Our guest speakers last night were Kwanele Ndlovu and Jessica Soulsby from UWA. They were formerly introduced by host Mike Sanders.
Jessica spoke with a passion about a new initiative started at UWA called Young Lives Matter Foundation UWA.
This ambitious youth suicide prevention initiative is focused on increasing effectiveness at predicting the risk of suicidal behaviour through the creation of a Developmental Vulnerability Index. From the outset it was clear that this increasingly complex problem would require a cross-disciplinary approach. UWA has assembled a team of world-leading experts in mental health and allied fields who have committed to advancing this project. This team leverages UWA’s diversity of expertise across relevant disciplines including clinical, medical, indigenous knowledge, psychology, social sciences and mathematics. Each of UWA’s four faculties is involved in addition to the School of Indigenous Studies.
Kwanele introduced us to HARP which is a program aimed at helping elderly people ease into coping with skills as we all get older.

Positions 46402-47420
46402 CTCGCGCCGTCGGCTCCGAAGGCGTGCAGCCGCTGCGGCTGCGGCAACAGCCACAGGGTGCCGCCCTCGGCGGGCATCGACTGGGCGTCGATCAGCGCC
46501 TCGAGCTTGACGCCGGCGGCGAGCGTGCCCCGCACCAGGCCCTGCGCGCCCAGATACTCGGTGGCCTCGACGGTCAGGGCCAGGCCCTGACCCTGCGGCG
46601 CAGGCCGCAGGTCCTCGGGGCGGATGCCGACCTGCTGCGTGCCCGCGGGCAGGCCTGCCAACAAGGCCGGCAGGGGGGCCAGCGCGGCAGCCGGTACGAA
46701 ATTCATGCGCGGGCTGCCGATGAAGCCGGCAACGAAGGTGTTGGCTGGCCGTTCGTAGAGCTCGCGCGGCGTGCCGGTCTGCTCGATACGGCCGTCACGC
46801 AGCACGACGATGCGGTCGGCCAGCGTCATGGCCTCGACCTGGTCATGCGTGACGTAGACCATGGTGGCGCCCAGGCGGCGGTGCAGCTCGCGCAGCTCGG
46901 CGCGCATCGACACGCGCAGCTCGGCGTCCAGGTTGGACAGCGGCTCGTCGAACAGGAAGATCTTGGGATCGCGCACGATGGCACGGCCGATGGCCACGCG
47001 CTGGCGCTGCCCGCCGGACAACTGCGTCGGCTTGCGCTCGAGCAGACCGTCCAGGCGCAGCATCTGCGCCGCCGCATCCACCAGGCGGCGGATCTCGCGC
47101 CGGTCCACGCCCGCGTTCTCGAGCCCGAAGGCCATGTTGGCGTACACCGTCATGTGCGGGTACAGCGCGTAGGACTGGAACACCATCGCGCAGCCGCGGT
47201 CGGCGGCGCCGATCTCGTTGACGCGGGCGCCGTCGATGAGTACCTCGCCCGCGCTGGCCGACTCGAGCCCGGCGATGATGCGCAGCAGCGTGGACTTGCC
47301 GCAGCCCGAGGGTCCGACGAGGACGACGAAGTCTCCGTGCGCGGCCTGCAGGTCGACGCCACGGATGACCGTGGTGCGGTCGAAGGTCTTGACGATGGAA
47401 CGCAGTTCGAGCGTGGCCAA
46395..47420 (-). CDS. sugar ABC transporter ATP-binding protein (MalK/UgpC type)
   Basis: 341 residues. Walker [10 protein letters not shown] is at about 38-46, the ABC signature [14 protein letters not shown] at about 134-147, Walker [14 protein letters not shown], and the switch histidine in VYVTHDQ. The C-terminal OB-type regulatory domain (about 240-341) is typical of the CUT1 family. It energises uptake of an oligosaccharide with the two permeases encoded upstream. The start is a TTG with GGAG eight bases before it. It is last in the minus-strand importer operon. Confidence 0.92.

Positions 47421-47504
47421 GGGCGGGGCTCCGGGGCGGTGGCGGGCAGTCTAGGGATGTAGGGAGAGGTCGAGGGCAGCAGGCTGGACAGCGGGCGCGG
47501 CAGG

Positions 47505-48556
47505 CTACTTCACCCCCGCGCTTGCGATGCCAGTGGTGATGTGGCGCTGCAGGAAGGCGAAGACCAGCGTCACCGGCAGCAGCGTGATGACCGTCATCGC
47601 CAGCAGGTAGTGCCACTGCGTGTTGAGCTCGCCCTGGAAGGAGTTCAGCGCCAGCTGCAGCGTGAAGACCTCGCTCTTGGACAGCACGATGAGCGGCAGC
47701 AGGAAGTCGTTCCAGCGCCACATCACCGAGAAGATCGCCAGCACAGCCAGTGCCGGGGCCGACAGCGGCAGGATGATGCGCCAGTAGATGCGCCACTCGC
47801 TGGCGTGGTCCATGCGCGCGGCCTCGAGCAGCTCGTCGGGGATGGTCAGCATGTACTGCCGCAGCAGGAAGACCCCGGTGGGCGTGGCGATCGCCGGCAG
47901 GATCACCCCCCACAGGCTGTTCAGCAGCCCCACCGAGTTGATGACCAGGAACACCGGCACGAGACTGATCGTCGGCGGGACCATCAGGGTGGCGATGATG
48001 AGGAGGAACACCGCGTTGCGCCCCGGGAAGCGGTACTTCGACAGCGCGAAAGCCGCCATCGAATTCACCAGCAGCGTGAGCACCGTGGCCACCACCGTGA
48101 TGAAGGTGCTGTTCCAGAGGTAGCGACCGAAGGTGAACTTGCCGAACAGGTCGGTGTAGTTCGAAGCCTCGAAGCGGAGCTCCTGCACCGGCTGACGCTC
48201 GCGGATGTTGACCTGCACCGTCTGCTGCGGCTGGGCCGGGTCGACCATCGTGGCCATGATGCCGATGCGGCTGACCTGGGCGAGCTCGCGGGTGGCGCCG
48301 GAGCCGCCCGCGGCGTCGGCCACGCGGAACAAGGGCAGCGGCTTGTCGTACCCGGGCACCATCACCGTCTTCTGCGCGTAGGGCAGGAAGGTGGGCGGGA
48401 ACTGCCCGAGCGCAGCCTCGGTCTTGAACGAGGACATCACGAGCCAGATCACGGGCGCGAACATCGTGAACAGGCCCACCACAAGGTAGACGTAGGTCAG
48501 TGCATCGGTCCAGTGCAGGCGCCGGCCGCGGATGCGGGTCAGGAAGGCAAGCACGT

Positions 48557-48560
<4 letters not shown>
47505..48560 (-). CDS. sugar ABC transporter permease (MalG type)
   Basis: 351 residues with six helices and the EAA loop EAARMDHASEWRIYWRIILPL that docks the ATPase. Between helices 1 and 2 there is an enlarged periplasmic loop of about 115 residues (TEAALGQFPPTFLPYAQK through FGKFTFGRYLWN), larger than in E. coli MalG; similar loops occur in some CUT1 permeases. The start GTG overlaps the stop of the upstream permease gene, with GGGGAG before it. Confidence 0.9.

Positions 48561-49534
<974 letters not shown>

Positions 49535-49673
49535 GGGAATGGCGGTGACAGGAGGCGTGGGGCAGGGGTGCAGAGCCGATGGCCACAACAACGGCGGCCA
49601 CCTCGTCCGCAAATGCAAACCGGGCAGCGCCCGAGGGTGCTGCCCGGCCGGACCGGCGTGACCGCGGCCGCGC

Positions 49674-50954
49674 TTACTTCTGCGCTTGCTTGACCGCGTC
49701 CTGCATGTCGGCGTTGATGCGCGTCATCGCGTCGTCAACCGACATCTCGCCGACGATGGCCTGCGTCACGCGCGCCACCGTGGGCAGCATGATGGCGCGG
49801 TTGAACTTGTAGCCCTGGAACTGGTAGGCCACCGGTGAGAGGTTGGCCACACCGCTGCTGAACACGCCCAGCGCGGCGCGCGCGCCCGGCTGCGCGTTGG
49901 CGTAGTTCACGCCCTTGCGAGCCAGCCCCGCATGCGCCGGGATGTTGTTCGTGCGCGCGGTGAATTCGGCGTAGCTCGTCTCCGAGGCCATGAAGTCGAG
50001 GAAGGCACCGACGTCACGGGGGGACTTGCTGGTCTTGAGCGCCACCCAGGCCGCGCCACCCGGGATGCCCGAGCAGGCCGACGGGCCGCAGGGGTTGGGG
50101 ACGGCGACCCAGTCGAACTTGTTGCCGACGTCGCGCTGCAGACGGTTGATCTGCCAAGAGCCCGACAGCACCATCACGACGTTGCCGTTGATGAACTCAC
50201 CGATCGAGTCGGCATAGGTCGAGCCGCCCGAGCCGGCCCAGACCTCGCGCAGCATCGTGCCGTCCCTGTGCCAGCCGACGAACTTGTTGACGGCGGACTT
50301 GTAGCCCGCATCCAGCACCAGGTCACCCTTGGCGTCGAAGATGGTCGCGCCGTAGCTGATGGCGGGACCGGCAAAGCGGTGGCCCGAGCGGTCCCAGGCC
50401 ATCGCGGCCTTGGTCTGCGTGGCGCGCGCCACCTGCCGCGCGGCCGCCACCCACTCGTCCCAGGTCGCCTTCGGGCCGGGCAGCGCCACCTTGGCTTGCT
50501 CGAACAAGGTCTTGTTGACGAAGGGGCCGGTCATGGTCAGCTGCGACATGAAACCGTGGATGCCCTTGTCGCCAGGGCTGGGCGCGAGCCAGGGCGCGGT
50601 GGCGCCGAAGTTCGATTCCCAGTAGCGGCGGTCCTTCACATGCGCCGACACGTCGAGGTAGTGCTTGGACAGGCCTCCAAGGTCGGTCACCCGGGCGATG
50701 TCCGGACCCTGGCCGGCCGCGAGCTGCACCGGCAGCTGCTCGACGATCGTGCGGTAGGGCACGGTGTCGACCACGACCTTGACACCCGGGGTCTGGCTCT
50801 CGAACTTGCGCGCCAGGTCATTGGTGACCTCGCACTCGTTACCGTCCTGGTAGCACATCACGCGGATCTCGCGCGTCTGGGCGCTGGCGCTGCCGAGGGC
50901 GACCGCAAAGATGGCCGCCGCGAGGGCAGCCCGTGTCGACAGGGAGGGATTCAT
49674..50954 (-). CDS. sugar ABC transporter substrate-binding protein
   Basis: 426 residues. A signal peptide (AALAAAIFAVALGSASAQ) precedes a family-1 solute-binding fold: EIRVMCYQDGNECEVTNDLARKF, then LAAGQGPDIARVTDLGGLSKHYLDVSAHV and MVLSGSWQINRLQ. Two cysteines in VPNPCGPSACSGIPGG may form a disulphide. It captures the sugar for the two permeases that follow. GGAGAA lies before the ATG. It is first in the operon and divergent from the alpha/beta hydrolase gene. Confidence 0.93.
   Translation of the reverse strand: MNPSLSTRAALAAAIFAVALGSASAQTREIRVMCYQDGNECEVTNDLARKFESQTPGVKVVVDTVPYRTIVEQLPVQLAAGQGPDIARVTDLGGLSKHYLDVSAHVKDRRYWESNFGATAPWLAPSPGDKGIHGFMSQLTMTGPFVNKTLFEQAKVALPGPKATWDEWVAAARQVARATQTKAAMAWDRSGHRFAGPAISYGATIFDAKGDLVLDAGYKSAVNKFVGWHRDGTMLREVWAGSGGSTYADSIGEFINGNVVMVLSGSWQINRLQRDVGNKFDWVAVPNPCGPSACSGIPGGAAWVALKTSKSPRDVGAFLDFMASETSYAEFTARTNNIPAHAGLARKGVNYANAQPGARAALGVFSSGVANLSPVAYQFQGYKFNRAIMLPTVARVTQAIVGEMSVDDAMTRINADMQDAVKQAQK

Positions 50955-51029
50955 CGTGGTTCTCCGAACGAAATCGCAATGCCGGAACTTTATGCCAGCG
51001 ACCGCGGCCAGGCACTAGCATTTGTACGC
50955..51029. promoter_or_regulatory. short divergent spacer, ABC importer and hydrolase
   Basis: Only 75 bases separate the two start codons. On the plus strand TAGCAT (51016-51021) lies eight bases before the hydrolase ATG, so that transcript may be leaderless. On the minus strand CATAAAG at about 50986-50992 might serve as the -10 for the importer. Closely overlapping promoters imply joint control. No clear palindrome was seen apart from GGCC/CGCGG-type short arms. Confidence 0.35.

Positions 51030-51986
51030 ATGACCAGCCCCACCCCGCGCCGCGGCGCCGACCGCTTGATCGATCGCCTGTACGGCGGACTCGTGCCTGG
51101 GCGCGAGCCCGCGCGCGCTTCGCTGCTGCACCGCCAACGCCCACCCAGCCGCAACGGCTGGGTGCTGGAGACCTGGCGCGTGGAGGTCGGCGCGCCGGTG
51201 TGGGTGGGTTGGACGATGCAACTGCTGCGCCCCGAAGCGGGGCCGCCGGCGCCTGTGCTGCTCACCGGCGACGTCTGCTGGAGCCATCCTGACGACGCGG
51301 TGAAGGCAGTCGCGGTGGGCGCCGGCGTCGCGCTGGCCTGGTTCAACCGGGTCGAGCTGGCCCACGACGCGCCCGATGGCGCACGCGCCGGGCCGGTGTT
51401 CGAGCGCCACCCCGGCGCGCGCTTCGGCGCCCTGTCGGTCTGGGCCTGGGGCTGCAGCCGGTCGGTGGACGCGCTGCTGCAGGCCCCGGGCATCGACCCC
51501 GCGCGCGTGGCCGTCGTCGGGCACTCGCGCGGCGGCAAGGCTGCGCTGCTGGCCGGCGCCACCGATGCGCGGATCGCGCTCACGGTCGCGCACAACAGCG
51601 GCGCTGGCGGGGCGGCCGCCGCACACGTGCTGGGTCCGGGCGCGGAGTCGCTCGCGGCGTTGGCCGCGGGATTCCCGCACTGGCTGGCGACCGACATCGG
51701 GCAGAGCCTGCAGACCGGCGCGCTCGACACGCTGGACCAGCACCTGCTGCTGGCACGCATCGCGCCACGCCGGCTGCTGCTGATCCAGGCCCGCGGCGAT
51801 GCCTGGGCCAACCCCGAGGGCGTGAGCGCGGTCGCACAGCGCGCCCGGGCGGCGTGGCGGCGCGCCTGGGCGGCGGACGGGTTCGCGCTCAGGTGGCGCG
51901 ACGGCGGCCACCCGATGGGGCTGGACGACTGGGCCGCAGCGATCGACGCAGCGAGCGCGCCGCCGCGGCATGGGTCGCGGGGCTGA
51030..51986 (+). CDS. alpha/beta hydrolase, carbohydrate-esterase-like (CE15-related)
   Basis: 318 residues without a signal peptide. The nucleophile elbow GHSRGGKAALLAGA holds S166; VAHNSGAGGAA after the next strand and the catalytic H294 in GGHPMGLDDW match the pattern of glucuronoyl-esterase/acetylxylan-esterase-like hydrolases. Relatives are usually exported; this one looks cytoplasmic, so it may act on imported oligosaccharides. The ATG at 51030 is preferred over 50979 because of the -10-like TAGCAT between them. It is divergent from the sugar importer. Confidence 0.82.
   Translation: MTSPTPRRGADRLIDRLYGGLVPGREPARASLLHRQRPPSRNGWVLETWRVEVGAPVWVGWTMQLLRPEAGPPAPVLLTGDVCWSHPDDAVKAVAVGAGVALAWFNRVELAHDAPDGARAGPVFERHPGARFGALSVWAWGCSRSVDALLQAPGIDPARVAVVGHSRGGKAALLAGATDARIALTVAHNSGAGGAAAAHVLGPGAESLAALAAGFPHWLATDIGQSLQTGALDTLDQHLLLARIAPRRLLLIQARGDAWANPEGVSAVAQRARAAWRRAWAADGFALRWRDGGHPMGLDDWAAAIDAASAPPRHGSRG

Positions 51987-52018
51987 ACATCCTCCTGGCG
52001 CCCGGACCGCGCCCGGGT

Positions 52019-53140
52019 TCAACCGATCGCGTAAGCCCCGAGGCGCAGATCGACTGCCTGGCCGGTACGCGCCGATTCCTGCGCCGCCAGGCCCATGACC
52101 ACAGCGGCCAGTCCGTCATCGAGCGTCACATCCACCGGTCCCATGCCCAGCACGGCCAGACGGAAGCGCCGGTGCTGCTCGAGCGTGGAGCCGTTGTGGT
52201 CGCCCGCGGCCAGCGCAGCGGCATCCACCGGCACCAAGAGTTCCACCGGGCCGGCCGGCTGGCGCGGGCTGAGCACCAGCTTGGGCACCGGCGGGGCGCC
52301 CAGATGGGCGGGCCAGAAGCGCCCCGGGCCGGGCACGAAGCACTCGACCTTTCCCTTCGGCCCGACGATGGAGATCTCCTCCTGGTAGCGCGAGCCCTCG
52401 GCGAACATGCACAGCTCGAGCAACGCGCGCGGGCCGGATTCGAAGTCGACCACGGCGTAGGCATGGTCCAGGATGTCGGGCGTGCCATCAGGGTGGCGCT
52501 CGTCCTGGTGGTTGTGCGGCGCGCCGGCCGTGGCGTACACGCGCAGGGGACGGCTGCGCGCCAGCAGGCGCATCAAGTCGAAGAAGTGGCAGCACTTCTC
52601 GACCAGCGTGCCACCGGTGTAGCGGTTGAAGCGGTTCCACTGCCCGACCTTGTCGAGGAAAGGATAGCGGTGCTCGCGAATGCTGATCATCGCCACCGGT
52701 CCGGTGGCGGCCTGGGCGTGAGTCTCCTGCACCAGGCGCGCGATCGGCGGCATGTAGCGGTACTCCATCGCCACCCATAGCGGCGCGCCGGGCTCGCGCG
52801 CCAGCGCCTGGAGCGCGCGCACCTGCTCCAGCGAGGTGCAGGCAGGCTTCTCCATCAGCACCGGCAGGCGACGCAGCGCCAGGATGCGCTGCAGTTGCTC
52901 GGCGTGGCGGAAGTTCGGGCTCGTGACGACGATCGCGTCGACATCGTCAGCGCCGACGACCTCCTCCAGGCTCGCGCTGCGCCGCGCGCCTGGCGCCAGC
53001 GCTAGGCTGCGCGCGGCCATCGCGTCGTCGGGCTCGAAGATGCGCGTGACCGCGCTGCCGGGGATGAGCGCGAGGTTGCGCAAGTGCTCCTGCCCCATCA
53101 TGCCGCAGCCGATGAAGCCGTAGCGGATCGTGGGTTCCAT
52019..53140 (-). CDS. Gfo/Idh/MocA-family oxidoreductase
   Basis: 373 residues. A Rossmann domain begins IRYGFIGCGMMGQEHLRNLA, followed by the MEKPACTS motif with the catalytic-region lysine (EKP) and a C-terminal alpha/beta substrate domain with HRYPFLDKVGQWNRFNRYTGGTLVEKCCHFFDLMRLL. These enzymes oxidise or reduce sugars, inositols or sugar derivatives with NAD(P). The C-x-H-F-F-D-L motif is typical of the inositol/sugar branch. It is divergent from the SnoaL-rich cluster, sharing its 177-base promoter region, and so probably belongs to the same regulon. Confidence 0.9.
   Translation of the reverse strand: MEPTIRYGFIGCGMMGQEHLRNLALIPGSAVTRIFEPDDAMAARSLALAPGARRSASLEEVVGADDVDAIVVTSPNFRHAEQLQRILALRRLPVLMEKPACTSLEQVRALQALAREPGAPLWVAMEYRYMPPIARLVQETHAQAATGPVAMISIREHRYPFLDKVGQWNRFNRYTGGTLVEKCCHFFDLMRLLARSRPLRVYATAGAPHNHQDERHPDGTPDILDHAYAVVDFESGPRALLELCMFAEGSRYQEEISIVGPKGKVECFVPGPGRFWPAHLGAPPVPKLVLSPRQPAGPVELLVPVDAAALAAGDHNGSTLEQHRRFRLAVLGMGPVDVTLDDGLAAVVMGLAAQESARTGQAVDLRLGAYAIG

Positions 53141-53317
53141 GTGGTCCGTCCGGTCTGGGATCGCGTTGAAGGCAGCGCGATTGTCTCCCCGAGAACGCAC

The Healthy Ageing Research Program (HARP): an ongoing and intensive study of older adults. One of the primary approaches has been the identification of novel measures of cognitive and behavioural coping skills that show promise for improving individuals’ ability to remain independent in their own home for as long as possible. These specific cognitive skills include the ability to remember to carry out an intention at the right time in the future (such as remembering to take medication with food – a skill called prospective memory). Awareness of one’s memory abilities is vital, since we only implement coping strategies when we recognize there is a problem with which to cope. From experience, these skills have been inadequately studied in both research labs and clinical practice. HARP aims to address this important gap.